Editor's note: Todd Graham is the director of debate at Southern Illinois University, Carbondale. He has coached his teams to national championships, and has been honored with the Ross K. Smith national debate coach of the year award. He has analyzed presidential debates for the past five elections.
(CNN) -- After watching Monday night's vice-presidential debate, I'd say that none of the six candidates came out ahead. They all still have a shot at the second spot on the Republican ticket. Confused? So was I.
What was supposed to be the first major debate of the Republican presidential campaign turned into a contest for the bottom half of the ticket. None of the six candidates came out ahead, because none of them acted as if he or she were running for president. The result could not have turned out better for the seventh debater, Mitt Romney.
With presidential debates, rarely is there a moment when one candidate seems clearly overmatched. The women and men in presidential debates are by this time seasoned veterans when it comes to talking behind a podium, so they should not expect their opponents to hand them an easy victory through verbal blunders or a lack of understanding on the issues. Almost all presidential debates, when judged objectively, are very close. A clear strategy is needed to set oneself apart.
Debating is no different from any other competition. It's all about strategy. In any competitive event, you need to adjust your strategy when you are significantly ahead or behind. The polls say that Mitt Romney is comfortably in front, so two things should have happened. First, Romney should have debated like the front-runner. Second, the other candidates should have debated as though they were behind in the polls and taken any and every chance to differentiate themselves from Romney.
Romney played his part. He seemed presidential in both his speaking and his mannerisms. When he attacked, it was against President Obama, not the other candidates. The debate began with Romney taking center stage, and nothing ever knocked him off of it.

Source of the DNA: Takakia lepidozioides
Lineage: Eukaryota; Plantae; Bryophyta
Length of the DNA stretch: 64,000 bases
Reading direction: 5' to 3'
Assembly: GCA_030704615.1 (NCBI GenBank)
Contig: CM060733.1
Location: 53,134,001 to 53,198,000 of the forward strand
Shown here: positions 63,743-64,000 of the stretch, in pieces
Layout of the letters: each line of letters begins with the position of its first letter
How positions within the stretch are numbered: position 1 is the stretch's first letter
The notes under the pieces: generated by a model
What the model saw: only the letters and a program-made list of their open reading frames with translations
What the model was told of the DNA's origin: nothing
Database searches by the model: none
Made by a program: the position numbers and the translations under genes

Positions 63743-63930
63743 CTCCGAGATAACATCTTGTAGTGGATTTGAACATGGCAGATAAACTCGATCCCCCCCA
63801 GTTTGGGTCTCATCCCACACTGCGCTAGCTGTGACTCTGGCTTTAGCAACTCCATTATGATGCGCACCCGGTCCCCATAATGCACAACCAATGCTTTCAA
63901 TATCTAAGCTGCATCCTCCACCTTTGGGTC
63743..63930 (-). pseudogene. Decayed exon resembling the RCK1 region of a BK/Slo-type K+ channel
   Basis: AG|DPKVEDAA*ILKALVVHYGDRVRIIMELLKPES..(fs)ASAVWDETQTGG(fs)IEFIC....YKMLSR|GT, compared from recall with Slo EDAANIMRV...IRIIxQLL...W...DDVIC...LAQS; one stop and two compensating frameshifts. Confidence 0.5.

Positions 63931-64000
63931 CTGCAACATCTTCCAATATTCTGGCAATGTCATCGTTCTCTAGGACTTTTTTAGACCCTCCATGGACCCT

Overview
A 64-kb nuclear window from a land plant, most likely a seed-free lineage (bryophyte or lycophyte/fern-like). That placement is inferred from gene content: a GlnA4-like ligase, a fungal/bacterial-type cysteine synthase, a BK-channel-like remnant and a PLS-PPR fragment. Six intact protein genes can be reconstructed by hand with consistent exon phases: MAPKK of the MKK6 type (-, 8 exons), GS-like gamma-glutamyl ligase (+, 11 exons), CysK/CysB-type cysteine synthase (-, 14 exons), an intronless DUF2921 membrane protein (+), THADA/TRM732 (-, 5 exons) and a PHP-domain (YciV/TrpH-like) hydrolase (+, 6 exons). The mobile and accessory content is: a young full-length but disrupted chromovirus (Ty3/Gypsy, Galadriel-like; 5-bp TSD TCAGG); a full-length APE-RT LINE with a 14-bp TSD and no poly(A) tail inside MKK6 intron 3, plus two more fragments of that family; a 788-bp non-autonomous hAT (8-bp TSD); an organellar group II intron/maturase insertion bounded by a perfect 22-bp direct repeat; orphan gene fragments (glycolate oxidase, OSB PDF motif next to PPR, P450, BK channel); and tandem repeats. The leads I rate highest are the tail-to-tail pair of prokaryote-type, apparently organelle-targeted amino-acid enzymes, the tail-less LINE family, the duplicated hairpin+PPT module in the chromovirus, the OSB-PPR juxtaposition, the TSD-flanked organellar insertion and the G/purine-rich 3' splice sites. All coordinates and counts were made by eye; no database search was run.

In playing their roles, the other candidates could not have been worse. They did not contrast themselves with Romney, even when given a chance. There was a missed opportunity on the abortion topic when the question was specifically about Romney's apparent flip-flop on the issue. Rick Santorum answered the question, but never mentioned Romney by name.
Even after the question, the moderator, John King, asked if anyone believed it was an issue in the campaign, and all the candidates took a pass. Herman Cain actually said, "Case closed." This was a golden opportunity for the other candidates to separate themselves from Romney, but the room was silent.
However, the worst moment in the debate came from Tim Pawlenty. On the campaign trail, he had recently played with the wording of what is commonly, and sometimes derisively, referred to as "Obamacare," the health care reform spearheaded by Obama. He changed it to "Obamneycare" in an attempt to link it to the health care reform that Romney supported as governor of Massachusetts.
This was a huge opportunity to attack a potential weakness of Romney's, especially in front of the Republican base. Instead, Pawlenty backed off, not once but twice. He refused to attack Romney, instead blaming his own words on Obama. It was hard not to look on in horror as Pawlenty appeared so weak that he seemed outmatched by the moderator. Pawlenty was called out, and he did exactly the opposite of what he -- and everyone else -- should have done to win this debate. An embarrassing moment.
The final words in Monday night's presidential debate were spoken by Herman Cain, when he said that the candidates are "not that far apart on all the big issues." He is correct, and unless your name is Romney, admitting that in a debate is a problem.
I have no idea if Romney will win the Republican nomination. But he thinks he will. And that makes all the difference in how he is debating. He is already debating against Obama, which is the right strategy.
The other candidates either need to keep hoping for a vice-presidential nod, or they need to change their mode of debating. At least at this point, it seems as if they all remember that Joe Biden was the 2008 presidential candidate who did not anger Obama, and they are debating with that strategy in mind.
The opinions expressed in this commentary are solely those of Todd Graham.